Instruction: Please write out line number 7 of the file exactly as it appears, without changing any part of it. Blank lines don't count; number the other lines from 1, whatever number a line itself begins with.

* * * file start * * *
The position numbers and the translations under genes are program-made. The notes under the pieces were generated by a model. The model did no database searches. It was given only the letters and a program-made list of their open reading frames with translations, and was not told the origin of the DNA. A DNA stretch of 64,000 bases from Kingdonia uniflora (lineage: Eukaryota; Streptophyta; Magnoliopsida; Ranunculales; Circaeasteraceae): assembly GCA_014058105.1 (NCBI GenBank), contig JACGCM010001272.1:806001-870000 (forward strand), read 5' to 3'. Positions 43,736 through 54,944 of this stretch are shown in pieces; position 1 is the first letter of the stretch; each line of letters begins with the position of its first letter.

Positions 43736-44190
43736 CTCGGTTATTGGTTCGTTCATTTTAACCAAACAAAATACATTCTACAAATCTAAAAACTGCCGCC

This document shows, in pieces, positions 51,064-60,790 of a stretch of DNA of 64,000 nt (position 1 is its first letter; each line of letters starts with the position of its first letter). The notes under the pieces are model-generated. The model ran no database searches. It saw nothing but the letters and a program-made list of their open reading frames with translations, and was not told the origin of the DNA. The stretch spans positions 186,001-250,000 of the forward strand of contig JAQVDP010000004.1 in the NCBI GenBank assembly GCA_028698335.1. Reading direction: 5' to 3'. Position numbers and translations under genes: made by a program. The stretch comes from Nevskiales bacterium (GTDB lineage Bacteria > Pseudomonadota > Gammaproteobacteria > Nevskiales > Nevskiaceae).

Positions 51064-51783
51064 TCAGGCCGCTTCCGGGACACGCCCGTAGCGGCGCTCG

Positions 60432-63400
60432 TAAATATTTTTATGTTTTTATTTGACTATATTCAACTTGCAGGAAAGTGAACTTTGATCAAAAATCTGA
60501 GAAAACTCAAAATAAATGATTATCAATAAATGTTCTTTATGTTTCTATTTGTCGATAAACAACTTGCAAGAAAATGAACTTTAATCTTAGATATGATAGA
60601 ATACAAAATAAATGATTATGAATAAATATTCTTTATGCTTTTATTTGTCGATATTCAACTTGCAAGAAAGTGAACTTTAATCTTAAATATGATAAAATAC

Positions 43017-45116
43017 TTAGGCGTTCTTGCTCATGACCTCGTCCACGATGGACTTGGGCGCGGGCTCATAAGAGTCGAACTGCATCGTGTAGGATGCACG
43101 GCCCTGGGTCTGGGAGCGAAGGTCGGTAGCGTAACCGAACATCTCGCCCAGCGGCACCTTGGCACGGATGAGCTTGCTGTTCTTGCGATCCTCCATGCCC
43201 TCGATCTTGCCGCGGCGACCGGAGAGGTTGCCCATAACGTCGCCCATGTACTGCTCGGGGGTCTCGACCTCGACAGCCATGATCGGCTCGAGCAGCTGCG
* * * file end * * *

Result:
Positions 60432-63400